She pulled up a bar chart demonstrating the results for all three versions. The biggest jump by far came when they measured the level of retention and overall awareness between subjects who had played the board game (which was very high) and the digital version (which was much, much lower). But the more surprising result, she said, came when they saw that the zombie-themed version of the game actually produced the best results of the three.

"Is anybody surprised about the zombies?" She asked, visibly amused. "I didn't really think people would care about being vaccinated against zombies. Check again!"

Zombies are fun and all, and they certainly help liven up a theory-heavy series of talks. But what's the real takeaway here? On one fundamental level, Flanagan said, the zombified version of Pox showed her that all of the ideal outcomes that she and the rest of Tiltfactor aim for in their work shot up dramatically once they introduced a "fictional world" to a piece of work that would otherwise have remained entirely abstract.

But speaking more generally, Flanagan said, examples like Zombie Pox made her reconsider how a progressively-minded game "does better work the less it looks like a game for change."

In Defense Of Zombie Games

"How does a game for change not look like a game for change?" she asked shortly before diving into the Pox part of her talk. Oftentimes, she suggested, a game works best when the "message of responsibility" is delivered at some discrete, subconscious level.

It's easy to see how an educational title like Pox or any of the other so-called "serious games" can be used to deliver a message in one way or another. And if livening up an educational game with the living dead helps deliver an important message to more people, then I'm all for it. But one could still make the argument that Flanagan was only really advocating poaching some ideas from big-budget entertainment titles to strengthen more substantive or socially progressive projects than those.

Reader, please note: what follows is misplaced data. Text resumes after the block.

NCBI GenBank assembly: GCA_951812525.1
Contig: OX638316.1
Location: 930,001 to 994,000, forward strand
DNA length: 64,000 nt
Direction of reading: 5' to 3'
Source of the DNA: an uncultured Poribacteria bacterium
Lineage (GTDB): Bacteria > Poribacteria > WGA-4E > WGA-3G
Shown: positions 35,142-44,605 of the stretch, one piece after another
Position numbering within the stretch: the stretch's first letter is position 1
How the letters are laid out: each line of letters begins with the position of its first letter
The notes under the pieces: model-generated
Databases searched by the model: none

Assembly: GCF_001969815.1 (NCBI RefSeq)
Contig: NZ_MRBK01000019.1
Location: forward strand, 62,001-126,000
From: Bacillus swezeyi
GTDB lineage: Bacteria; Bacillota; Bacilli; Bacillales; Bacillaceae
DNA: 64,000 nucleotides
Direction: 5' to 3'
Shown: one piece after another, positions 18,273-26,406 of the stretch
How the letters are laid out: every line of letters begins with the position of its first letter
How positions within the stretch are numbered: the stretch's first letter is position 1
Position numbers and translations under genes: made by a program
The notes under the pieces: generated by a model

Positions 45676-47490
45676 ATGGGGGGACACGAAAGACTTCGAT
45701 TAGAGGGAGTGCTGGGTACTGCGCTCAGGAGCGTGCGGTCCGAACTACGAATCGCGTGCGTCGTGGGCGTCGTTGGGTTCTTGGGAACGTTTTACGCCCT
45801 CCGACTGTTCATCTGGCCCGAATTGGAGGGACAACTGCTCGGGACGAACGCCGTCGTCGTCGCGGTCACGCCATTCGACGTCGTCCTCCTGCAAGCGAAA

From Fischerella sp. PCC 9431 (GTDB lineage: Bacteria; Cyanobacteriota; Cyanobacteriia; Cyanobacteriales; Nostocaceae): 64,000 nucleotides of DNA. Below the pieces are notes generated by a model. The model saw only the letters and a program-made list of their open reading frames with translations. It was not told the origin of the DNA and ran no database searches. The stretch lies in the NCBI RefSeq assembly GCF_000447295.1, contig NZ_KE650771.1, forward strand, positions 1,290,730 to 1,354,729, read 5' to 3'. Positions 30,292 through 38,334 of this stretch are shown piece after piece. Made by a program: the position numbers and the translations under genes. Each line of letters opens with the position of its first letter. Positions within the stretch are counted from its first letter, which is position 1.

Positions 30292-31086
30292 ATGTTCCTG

The education-through-zombification doesn't have to stop there, though. If H1Z1 or State of Decay are truly yawn-inducing, than that's their problem. Two of the best mainstream games I've played in recent memory are TellTale's moving episodic adventure The Walking Dead and Naughty Dog's stunning tour-de-force The Last of Us.

Both feature zombies. Lots and lots of zombies. Both are also incredibly fun in their own unique ways. And, most importantly for my point here, both have also won heaps of well-deserved praise for courageously broaching topics like racism and sexual identity.

Could they tackle the same issues with a few less zombies involved? Sure. But killing lots of zombies (or at least a few, in The Walking Dead's case) helped make both of them more palatable. Because, I mean, fighting zombies always makes the bitterness of a painful emotional experience an easier pill to swallow.

Let's keep having zombies in our games, I say. Heck, let's even have more zombie games, because all that rotting flesh is sure going to look pretty on the PS4 and Xbox One. All I ask is that the games themselves not be quite as braindead as their subject matter.

To contact the author of this post, write to yannick.lejacq@kotaku.com or find him on Twitter at @YannickLeJacq.